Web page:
We speak advisedly, and within bounds, when we assert, that Fynes Moryson's work need not dread a comparison with any other book of travels, so far as amusing and instructive details, regarding manners, and the state of society, are concerned. There is, indeed, in his bulky volume, much that, to modern readers, is useless or uninteresting, and one portion that belongs to history and not to travels; but we cannot read many pages without being satisfied, that he was quick at observation, and that he had the faculty of selecting the most characteristic particulars of each nation, and of giving them with graphic force and liveliness.


Moryson was a student of Peter House, Cambridge, towards the end of the 16th century. In the year 1589, when he was twenty-three years old, he was appointed one of the travelling fellows. He seems to have spent nearly two years in pursuing such studies as would qualify him the better to travel, and in visiting his friends; and in May, 1591, he left England ; in the same month, 1595, he returned to his native country. This journey had given him a strong desire again to visit foreign countries, and, especially, Jerusalem and Constantinople. We shall introduce him to our readers at this time.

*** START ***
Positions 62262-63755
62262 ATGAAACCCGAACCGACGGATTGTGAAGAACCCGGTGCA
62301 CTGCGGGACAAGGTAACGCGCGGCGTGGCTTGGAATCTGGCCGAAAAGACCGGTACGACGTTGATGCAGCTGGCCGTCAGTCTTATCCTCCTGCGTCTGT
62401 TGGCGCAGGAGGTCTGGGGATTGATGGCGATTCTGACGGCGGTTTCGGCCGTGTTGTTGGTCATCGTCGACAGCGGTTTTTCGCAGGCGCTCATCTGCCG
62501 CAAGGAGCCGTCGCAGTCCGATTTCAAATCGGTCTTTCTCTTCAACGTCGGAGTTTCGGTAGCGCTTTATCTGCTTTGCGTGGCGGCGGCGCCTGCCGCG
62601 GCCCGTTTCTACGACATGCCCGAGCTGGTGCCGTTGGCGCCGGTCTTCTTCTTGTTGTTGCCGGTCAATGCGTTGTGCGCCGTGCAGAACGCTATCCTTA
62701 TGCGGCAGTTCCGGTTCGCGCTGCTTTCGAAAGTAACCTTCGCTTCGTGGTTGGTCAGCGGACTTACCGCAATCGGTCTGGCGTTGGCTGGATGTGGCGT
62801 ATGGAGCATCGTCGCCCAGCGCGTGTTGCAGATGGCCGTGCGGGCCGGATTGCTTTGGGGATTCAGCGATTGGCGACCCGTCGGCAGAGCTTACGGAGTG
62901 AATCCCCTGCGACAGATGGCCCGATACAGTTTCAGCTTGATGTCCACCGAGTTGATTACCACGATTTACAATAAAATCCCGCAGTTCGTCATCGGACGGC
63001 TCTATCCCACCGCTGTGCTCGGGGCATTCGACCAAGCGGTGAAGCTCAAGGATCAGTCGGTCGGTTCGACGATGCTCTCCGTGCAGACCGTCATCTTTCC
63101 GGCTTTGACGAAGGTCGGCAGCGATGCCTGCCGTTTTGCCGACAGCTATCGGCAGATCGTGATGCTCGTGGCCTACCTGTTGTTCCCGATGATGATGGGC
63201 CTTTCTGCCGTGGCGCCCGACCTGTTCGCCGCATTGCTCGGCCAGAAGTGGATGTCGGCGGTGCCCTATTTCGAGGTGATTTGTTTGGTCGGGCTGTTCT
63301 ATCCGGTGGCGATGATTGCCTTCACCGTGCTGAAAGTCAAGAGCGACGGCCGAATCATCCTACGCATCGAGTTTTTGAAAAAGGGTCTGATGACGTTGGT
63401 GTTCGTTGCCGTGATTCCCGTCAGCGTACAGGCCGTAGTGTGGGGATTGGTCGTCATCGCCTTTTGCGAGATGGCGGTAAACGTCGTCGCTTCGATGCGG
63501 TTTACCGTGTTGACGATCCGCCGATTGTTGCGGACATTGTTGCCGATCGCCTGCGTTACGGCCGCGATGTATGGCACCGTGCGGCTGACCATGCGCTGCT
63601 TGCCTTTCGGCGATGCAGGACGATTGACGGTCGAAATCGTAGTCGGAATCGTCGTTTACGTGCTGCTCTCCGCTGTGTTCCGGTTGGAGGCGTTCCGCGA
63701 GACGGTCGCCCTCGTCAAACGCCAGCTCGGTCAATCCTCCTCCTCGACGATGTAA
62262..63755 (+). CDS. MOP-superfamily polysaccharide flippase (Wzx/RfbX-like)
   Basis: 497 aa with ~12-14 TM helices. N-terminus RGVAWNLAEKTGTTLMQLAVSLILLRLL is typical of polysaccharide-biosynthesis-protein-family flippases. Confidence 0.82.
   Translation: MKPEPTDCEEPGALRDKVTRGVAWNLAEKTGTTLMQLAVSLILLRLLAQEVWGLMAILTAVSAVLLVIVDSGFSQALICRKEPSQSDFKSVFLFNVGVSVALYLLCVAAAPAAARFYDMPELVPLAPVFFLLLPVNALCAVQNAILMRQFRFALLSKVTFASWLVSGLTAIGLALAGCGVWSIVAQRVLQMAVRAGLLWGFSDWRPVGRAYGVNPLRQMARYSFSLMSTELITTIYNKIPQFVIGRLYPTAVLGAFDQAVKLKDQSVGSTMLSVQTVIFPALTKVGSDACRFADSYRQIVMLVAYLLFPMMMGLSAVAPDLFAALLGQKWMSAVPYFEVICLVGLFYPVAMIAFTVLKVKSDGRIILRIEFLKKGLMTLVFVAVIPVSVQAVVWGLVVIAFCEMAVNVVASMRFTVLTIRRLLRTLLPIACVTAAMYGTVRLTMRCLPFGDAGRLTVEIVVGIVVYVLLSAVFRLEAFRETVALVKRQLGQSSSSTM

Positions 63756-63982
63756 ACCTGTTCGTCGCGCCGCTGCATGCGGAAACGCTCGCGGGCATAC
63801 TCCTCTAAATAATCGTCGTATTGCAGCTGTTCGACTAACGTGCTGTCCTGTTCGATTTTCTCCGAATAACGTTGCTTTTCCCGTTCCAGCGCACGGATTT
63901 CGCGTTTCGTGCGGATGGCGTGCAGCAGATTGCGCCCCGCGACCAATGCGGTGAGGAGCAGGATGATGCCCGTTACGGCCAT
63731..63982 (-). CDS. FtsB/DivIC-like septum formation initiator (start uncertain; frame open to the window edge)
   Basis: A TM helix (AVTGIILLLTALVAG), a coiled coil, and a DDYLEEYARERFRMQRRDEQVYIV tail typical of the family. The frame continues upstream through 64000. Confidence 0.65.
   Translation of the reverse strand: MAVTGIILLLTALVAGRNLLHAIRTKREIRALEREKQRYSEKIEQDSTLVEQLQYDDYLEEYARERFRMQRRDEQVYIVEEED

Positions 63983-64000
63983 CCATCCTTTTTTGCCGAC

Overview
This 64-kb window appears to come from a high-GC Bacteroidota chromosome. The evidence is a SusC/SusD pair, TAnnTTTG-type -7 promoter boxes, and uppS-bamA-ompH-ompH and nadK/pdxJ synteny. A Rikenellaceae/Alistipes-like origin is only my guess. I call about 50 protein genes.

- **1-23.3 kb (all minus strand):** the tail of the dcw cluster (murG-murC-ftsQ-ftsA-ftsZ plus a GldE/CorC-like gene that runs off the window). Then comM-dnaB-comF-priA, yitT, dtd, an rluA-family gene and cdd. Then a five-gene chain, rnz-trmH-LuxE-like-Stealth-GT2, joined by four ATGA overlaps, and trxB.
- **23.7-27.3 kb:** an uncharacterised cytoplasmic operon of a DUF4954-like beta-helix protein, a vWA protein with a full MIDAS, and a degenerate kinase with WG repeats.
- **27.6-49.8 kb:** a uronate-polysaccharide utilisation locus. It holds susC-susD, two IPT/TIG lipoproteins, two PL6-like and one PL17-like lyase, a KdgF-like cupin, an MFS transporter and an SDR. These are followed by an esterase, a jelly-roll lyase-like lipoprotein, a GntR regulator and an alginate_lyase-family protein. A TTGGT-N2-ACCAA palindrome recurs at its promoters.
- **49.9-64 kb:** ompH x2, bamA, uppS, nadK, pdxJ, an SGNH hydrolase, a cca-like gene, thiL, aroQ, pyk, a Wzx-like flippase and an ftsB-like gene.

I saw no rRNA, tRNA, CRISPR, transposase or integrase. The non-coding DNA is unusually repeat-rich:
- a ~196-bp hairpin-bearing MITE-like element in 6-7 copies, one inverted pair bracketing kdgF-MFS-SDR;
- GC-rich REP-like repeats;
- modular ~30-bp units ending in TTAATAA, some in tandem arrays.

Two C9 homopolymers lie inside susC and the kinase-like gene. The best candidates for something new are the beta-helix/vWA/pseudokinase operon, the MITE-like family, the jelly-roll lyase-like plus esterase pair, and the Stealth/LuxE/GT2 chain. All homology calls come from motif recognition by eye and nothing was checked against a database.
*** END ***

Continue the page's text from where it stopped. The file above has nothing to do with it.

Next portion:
Being of this mind when I returned into England, it happened that my brother Henry was then beginning that voyage, having to that pur. pose put out some four hundred pounds, to be repaid twelve hundred pounds, upon his return from those two cities, and to lose it if he died in the journey. I say, he had thus put out the most part of his small estate, which, in England, is no better with gentlemen's younger sons, nor so good as with bastards in other places, as well for the English law most unmeasurably favouring elder brothers, as (let me boldly say it) for the ignorant pride of fathers, who to advance their eldest sons, drive the rest to desperate courses, and make them unable to live, or to spend any money in getting understanding and experience, so as they being in wants, and yet more miserable by their gentry and plentiful education, must needs rush into all vices; for all wise men confess, that nothing is more contrary to goodness than poverty. My brother being partner with other gentlemen in this fortune, thought this putting out of money to be an honest means of gaining, at least, the charges of his journey, and the rather, because it had not then been in England, that any man had gone this long journey by land, nor any like it, excepting only Master John Wrath, whom I name for honour, and more especially he thought this gain most honest and just; if this journey were compared with other base adventures for gain, which, long before this time, and were then in use. And I confess, that his resolution did not, at the first sight, dislike me. For I remembered, that this manner of gain had of old been in use among the inhabitants of the Low Countries, and sea coasts of Germany, (and so it is yet in use with them.) I remembered, that no mean Lords, and Lords' sons, and gentlemen in our court, had, in like sort, put out money upon a horserace, or speedy course of a horse, under themselves, yea, upon a journey on foot. I considered, that those kinds of gaining only required strength of body, whereas, this and the like required also vigour of mind, yea, that they often weakened the body, but this, and the like, always bettered the mind. I pass over infinite examples of the former customs, and will only add, that Earls, Lords, gentlemen, and all sorts of men, have used, time out of mind, to put out money to be repaid, with advantage, upon the birth of their next child, which kind of gain can no way be compared with the adventures of long journies; yea, I will boldly say, it is a base gain, where a man is hired to that dalliance with his wife, and to kill a man, so he may get a boy, as if he were to be encouraged to a game of Olympus.”